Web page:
Just because you had a need to declare bankruptcy in the past, doesn't mean that you won't encounter more bad financial luck in the future. You can declare bankruptcy as many times as you feel necessary, but the law does have something to say about how often you can do it. The timing of the filing depends on what type of bankruptcy you last filed, so read on to learn about these important time-lines.

The Two Major Types of Bankruptcy

  • For consumers, there are really only two choices in bankruptcy (along with a third unofficial type). You will likely be filing either chapter 7 or chapter 13 bankruptcies.
  • Many people utilize the debt-destroying power of a chapter 7 bankruptcy, and if that is the chapter you most recently filed and wish to file another chapter 7, you can do so after 8 years. That is 8 years from your discharge date, not from the initial filing date.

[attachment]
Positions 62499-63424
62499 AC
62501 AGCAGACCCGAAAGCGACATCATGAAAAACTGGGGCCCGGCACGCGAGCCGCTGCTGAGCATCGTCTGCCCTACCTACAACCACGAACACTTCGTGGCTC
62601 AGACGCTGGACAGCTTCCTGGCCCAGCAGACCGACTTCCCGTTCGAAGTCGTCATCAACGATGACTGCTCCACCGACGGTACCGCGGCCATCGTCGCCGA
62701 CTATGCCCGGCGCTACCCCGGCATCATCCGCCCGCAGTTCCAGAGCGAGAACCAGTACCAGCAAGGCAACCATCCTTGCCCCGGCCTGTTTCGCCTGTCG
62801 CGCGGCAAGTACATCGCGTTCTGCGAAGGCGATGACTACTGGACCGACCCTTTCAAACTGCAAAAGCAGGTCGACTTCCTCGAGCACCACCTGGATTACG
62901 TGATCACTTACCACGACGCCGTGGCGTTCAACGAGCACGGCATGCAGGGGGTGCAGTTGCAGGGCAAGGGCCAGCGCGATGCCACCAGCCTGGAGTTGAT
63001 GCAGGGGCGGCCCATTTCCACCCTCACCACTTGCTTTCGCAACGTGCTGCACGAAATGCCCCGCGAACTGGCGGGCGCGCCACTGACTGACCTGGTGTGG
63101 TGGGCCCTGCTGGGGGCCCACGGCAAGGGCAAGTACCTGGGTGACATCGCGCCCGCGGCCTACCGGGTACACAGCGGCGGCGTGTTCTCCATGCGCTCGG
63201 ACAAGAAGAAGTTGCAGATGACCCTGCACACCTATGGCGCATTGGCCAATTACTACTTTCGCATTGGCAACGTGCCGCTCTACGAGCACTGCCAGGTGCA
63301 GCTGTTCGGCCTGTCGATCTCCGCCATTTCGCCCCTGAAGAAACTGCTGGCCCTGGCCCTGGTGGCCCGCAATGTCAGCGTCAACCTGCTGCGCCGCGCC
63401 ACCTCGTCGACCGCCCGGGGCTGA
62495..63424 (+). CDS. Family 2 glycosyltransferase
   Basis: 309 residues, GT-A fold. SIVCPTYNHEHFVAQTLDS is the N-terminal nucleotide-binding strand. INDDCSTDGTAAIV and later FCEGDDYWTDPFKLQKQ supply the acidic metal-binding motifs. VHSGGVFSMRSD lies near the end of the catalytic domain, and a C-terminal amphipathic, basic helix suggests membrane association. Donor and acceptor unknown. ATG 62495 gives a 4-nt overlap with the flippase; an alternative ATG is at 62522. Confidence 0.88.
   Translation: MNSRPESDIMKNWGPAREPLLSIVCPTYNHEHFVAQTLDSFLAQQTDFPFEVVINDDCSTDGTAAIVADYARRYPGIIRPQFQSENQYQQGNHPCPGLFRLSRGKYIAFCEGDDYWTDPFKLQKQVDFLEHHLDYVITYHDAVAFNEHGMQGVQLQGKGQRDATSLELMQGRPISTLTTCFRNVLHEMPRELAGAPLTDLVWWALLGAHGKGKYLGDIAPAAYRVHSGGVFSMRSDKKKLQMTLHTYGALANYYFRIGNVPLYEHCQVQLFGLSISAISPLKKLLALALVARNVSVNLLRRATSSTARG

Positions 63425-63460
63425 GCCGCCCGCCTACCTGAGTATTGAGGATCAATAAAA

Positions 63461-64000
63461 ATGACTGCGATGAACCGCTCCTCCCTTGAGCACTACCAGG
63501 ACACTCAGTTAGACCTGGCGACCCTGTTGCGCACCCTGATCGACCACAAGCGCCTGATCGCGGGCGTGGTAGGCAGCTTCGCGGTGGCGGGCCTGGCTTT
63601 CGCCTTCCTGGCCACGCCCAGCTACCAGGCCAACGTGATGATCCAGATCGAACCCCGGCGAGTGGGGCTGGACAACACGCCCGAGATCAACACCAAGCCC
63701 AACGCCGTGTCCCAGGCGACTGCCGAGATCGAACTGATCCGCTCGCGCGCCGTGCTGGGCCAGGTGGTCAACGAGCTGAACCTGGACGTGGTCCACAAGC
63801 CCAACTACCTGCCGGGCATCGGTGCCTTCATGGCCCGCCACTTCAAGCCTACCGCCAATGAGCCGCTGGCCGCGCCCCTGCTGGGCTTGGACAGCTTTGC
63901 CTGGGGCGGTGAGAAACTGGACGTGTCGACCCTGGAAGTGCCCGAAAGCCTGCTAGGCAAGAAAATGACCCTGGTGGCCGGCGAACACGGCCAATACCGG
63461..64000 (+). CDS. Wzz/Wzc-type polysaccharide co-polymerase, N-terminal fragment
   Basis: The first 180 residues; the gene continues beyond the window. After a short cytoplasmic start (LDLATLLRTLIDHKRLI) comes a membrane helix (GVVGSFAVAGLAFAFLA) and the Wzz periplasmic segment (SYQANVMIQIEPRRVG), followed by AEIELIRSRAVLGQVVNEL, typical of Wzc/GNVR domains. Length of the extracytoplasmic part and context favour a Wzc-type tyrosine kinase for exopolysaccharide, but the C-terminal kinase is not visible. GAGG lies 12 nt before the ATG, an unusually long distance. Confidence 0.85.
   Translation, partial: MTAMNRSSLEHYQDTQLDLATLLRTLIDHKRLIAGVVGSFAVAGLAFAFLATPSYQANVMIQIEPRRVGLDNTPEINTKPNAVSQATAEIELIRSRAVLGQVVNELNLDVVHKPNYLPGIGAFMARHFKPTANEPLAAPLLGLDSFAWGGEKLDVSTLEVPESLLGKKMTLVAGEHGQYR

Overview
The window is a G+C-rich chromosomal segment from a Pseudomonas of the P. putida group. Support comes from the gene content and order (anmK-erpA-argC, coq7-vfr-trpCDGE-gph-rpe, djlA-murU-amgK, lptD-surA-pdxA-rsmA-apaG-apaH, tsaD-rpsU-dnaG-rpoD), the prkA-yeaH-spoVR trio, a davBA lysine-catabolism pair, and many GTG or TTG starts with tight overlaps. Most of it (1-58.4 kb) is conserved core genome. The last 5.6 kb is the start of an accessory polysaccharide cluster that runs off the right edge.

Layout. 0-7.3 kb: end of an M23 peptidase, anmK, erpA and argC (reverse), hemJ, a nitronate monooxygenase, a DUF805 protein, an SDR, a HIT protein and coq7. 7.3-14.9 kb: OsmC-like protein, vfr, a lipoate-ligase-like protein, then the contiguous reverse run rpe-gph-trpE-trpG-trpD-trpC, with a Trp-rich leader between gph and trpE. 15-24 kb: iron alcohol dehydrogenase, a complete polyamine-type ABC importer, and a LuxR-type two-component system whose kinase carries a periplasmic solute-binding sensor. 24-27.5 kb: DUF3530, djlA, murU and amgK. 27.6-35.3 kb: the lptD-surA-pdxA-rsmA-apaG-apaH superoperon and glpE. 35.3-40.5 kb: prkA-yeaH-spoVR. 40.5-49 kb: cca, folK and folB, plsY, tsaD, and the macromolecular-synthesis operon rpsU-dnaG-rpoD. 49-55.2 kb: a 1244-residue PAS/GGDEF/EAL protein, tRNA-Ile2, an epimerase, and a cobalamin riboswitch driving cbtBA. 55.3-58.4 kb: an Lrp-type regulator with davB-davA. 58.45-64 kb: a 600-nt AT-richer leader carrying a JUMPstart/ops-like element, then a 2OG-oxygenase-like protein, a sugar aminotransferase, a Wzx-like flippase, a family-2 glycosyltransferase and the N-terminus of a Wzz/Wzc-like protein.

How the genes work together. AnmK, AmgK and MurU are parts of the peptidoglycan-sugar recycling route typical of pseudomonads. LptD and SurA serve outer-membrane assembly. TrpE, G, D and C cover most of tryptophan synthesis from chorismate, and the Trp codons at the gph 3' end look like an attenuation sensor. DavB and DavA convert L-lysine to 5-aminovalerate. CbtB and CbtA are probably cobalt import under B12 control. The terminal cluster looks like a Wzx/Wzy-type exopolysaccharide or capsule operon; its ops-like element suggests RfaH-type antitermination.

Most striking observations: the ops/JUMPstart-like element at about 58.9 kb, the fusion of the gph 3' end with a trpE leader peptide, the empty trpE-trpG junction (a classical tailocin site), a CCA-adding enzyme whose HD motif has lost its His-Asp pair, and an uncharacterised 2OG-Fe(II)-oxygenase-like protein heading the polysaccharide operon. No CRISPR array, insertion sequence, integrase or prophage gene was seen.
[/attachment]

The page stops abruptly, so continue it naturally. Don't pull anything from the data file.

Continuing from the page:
• Chapter 13 gives filers the opportunity to reorganize their debts and make extended payment plans to deal with those debts. If you most recent filed a chapter 13 and wish to do so again, you must wait at least 2 years from the date of your last chapter 13 full discharge date.
  • If you want to switch chapters and file a chapter 13 after a chapter 7 bankruptcy, you can file a bit sooner than if you wanted to file another chapter 7. You can file after only 4 years from the chapter 7 discharge date in this instance.
  • For the other way around, if you want to file a chapter 7 after your most recent chapter 13, you must wait 6 years from the final discharge of the chapter 13.

An Unofficial Bankruptcy Type

Most people have not heard about the chapter 20 bankruptcy, and that is because if doesn't really exist in the bankruptcy code. It is actually more of a method of filing that is aimed at tax debt, which can be considerable for some individuals in certain situations. A "chapter 20" filing consists of filing a chapter 13 as soon as possible after a chapter 7 discharge. While in most cases a filer would need to wait 6 years to file, you may file a modified bankruptcy that deals strictly with tax debt immediately after a chapter 7 discharge (Chapter 13 + chapter 7 = chapter 20).

To find out more about filing frequencies, talk to a bankruptcy lawyer.

 

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